• While it is vital that the entire wall is strong enough to support its load, it is the foundations below the ground that are critical in sustaining the structure. Regardless of the strength of the upper section of the wall, if foundations are weak there is little, if anything, to stop the wall from collapsing under pressure. Recommended foundation materials include stiff clay, weathered rock and dense sand or gravel. Recommended backfill materials include sand, sandy gravel and gravel.
Outlined below are the key structural components that require consideration for every retaining wall design.
The vertical load of the soil and anything that rests above, generates a horizontal force that the wall must withstand. In addition to the load the wall will initially bear, any potential future increases must be accounted for during the design stage. This includes permanent loads and temporary loads such as heavy vehicles.
Normal gravitational forces cause the backfill to slide towards the wall. As this occurs it develops frictional forces on the sliding surface, which significantly reduces the load to be resisted by the wall. This can cause the retaining structure to be made lighter. For the wall to generate its own internal friction it must move before the backfill. This is achieved by erecting the wall with a batter so that when it rotates the pressure on the wall causes it to straighten.
To aid dissipation and avoid the build up of groundwater to the load carried by the structure, a vertical layer of free draining material must be placed immediately behind the wall. This layer will reduce the likelihood of fine material being carried through the wall by water. In addition, where the surface of the backfill drains towards the wall, a surface drain should be provided to prevent water spilling over the wall into the drainage material.
Please note that wherever a cut is made the moisture of the retained soil will reduce, in particular, shrinkage will occur in reactive soils. A geotechnical engineer should be consulted if a building is nearby, as uneven settlement may occur.
The rear of the wall is filled with a material called backfill typically made up of sand and/or gravel. The nature of the material determines the magnitude of the load to be carried up the wall. Typically, the more free-draining the backfill, the less load is exerted. Sand and gravel are compacted with a minimum of effort and consequently there will be little to no settlement later. The top 200mm of backfill may be garden soil.
The following provides an overview of the steps involved in the construction of a typical retaining wall.
• Firstly the length and height of the wall should be measured out and then a stake driven into the ground of both ends of the wall, with a string line running from one stake to the other. Mark out the location of the posts by dividing the total distance into equal sections.
• The required depth of the holes should be bored into firm natural ground. Dig 300mm diameter holes for posts of 150mm. (Dig 450mm diameter holes if posts are larger). Angle the borer to allow for the slope of the poles (1:10). Place approximately 100mm of gravel layer into the holes and then place the two end posts in place to designated batter and align the backs to achieve the best line. Concrete back fill is adequate for treated softwood posts. For hardwood posts, which have a much smaller treatment zone, backfill with no fines concrete that is ready mixed (or hand mixed manufactured to AS1379) is recommended. Place the concrete in and around the posts to within 50mm of the ground level.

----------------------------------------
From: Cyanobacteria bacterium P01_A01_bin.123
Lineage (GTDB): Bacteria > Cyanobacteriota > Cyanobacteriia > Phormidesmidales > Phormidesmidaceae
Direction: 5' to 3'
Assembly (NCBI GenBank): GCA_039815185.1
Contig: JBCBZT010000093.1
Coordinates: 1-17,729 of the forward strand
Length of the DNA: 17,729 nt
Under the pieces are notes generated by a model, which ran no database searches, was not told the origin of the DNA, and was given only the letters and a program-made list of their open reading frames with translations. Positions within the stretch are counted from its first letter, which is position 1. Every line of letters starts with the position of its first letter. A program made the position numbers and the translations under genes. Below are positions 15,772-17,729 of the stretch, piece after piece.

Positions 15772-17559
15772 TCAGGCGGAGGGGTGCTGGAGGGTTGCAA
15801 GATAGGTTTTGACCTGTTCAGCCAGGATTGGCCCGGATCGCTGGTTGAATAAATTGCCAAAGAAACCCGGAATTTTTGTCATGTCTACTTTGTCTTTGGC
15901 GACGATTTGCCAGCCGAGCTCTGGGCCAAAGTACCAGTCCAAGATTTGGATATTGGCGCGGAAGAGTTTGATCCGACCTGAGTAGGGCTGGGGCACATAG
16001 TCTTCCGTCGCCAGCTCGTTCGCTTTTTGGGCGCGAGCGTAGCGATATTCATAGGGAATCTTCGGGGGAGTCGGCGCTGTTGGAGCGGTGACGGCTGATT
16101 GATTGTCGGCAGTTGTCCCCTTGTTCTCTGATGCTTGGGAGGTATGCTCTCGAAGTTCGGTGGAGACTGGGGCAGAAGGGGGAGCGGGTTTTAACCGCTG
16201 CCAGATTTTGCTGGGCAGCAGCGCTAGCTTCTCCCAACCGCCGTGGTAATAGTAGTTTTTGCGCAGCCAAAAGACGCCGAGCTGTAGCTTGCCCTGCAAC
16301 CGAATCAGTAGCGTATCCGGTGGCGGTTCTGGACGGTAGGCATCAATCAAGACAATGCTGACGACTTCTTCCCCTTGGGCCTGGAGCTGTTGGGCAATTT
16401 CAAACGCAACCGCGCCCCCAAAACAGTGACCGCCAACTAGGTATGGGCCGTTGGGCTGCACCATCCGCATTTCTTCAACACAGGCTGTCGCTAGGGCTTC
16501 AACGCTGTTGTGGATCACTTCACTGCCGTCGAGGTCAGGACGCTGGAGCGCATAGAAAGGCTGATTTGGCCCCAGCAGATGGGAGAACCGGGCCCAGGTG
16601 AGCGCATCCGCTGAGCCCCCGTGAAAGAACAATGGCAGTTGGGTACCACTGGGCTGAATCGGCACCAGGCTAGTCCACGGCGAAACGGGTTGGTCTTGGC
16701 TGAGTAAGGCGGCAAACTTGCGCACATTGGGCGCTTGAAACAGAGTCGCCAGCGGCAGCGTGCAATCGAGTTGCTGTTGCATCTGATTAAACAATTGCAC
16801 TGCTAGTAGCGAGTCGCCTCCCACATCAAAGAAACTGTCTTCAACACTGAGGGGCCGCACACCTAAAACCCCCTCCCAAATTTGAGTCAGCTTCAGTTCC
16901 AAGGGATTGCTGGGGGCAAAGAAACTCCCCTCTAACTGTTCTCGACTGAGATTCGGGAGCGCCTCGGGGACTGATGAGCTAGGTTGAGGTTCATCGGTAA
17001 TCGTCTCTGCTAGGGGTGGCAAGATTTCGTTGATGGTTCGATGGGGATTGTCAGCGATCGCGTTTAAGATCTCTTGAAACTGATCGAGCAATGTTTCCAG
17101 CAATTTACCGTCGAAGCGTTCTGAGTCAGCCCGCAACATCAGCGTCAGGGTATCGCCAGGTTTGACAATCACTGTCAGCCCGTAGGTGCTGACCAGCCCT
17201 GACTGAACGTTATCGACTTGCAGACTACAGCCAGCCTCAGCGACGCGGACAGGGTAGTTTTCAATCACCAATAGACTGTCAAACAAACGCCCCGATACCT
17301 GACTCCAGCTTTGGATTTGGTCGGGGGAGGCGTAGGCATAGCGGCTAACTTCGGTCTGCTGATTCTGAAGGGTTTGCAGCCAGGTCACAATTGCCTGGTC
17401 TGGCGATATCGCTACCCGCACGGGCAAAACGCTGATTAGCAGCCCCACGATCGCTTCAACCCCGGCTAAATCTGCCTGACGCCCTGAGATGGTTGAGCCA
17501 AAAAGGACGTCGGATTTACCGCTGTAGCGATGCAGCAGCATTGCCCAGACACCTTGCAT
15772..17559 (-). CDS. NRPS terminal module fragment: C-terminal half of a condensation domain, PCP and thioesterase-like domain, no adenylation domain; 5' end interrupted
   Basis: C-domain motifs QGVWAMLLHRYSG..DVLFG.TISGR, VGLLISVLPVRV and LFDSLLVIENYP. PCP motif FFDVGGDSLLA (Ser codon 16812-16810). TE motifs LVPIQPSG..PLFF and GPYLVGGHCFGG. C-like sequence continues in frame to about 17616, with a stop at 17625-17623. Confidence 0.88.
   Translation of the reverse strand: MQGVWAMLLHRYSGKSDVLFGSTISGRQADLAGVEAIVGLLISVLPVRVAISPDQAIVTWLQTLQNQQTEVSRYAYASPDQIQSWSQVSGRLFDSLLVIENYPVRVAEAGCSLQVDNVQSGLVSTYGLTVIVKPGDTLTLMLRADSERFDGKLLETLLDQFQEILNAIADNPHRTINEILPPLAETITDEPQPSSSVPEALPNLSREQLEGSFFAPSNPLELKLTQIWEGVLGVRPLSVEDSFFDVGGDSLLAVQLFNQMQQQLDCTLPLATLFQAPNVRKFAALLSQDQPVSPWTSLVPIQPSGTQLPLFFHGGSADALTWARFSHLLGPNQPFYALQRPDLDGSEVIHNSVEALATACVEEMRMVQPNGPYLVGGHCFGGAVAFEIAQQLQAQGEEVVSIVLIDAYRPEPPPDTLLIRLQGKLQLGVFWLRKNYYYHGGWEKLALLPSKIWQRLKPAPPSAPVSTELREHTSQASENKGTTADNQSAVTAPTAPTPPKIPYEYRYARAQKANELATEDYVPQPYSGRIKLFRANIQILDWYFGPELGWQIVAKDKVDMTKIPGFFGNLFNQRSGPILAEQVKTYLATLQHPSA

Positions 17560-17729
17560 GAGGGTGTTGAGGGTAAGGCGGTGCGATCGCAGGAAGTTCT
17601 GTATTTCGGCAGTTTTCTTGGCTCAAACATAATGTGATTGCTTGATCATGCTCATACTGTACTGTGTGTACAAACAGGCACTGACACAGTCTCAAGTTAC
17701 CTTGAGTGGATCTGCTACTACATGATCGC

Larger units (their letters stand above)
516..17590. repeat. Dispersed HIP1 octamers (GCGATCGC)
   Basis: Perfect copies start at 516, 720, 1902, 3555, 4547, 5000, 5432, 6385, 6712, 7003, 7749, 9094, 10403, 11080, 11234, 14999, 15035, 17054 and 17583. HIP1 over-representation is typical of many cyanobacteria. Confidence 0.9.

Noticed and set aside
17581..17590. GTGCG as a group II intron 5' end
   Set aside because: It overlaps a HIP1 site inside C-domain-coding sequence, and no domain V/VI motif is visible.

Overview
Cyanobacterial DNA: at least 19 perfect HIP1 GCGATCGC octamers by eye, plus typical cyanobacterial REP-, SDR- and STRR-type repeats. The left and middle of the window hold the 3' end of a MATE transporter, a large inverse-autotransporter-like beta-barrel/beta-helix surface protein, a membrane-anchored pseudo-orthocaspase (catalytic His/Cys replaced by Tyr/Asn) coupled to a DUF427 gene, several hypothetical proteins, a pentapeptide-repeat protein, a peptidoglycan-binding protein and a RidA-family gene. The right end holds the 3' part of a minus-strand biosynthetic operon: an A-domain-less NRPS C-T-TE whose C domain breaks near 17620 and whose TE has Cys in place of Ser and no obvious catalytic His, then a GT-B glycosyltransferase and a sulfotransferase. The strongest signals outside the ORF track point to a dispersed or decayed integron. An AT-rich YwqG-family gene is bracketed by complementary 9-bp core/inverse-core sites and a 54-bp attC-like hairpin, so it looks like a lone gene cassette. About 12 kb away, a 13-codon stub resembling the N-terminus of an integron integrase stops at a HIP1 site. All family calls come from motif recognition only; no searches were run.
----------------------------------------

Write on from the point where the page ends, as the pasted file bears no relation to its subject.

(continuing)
• To set up intermediate posts, a string line should be run between the end posts at the top and bottom. Place bracing behind the posts and temporarily attach this, while concreting the posts in place.
• When the concrete has set, ensure the tops of the posts are level and straight and measure down on each post to pinpoint the top of the bottom rail. Starting from the bottom, place the rail in position and commence attaching it to the back of the posts. Ensuring they are level, fix one hot dipped galvanised nail to each post. Stagger the end joints so that the butt joints occur on alternate posts.
• Lastly, a trench should be dug against the corner of the bottom of the wall for 50mm deep of drainage sheeting to be laid. Lay the drain pipe on top of the sheeting with a slight fall to one end of the wall. If possible allow open access to the drain from both ends to allow for flushing out. Cover the drain pipe with 250mm of free-drainage gravel and encase with a geotextile screening fabric. The gap between the wall and the bank can now be filled with well compacted back fill up to 100mm below the top of the wall. The top 100mm can be filled with top soil for plant growth.
To ensure ongoing structural stability and safety, regular monitoring of retaining walls is essential. Monitoring should include regular visual inspections, specific inspections after weather events like heavy rainfall and basic monitoring of lateral deflection. A thorough visual inspection should detect any cracks or ruptures, excessive movement, drainage issues and physical or environmental changes, all of which should be attended to immediately.